THE BALTIMORE. THE DASOR!. HOME INS. CO. v. MAYOR, Err'c., OF CITY OF NEW YORK et aL
(District Court, S. D. New York. April 10, 1893.)
COLLISION-STEAM VESSELS CROSSING.
Collision occurred between a scow insured by l1belant, when going up the North river in tow of the tug D., and the ferryboat Bo, leaving her slip in New York to cross the river. The D. whistled twice, but the pilot of the ferryboat did not heed the signal, and kept on to cross the bows of the tow after he bad observed bel' threatening approach. HeliJ, that the ferryboat waR in fault; but as the starboard hand l'ule required the D. to keep out of the way, and as she attempted to cross the bow of the ferryboat, held, that she took the risk of the attempt. She was also in fault for not heeding the long whistle of the B., and in not giving danger signals. The damages were therefore divided.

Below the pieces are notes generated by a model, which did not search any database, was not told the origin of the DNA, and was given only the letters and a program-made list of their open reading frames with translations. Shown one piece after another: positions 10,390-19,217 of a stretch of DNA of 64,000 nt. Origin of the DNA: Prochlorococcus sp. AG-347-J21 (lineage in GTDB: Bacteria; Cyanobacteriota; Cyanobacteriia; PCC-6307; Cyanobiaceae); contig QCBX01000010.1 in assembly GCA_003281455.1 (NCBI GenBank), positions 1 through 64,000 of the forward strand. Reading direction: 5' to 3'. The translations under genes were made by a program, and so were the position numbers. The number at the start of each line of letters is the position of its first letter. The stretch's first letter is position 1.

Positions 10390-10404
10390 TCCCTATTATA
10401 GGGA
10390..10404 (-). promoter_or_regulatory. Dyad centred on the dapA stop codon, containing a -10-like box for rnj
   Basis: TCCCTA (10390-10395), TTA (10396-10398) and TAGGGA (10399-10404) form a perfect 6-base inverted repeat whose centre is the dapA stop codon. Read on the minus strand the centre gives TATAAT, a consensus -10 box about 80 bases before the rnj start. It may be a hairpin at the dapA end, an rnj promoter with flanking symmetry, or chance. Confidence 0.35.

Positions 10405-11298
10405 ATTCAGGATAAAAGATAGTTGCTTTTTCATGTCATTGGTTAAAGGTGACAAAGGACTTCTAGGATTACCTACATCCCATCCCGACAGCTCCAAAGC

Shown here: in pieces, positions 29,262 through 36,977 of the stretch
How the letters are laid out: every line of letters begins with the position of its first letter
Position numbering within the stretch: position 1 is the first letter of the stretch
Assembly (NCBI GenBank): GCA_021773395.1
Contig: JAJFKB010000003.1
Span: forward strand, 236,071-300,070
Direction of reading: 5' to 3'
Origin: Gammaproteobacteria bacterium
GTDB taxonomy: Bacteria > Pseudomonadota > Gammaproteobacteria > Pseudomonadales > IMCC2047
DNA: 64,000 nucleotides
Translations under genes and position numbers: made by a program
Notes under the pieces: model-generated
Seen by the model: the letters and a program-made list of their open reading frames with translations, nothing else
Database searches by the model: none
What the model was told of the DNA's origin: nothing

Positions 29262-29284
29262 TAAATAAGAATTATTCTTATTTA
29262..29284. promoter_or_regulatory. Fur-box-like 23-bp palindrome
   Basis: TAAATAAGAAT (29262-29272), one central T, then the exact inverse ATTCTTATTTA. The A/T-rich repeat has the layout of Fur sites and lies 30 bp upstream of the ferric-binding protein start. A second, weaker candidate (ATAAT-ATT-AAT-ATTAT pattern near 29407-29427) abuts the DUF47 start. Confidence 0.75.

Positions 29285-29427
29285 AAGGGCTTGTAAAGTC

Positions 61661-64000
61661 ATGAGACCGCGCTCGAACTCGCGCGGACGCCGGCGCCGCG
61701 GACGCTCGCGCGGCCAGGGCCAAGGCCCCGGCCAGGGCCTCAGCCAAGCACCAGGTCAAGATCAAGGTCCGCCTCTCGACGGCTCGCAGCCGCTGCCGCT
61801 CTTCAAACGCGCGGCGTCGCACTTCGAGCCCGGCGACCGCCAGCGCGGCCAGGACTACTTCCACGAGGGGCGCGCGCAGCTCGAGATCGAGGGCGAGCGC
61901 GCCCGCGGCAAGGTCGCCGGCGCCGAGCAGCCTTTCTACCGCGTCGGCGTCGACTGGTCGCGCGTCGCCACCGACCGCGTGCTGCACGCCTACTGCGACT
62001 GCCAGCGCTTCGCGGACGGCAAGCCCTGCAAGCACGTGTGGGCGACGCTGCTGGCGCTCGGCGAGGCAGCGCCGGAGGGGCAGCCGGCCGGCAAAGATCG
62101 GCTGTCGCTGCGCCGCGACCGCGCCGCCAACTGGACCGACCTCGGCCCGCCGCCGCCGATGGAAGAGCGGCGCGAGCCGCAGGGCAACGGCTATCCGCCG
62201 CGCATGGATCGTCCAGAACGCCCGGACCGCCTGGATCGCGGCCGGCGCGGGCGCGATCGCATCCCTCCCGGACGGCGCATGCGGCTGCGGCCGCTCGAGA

In Admiralty. Libel of the Home Insurance Company against the Mayor, Aldermen, and Commonalty of the City of New York, and also against the Pennsylvania Railroad Company, to recover for a collision. Decree for libelant. Carpenter & Mosher, for libelant. Ward & Sterling, for the Mayor, etc., of City of New York. Robinson, Biddle & Ward, for Pennsylvania R. Co.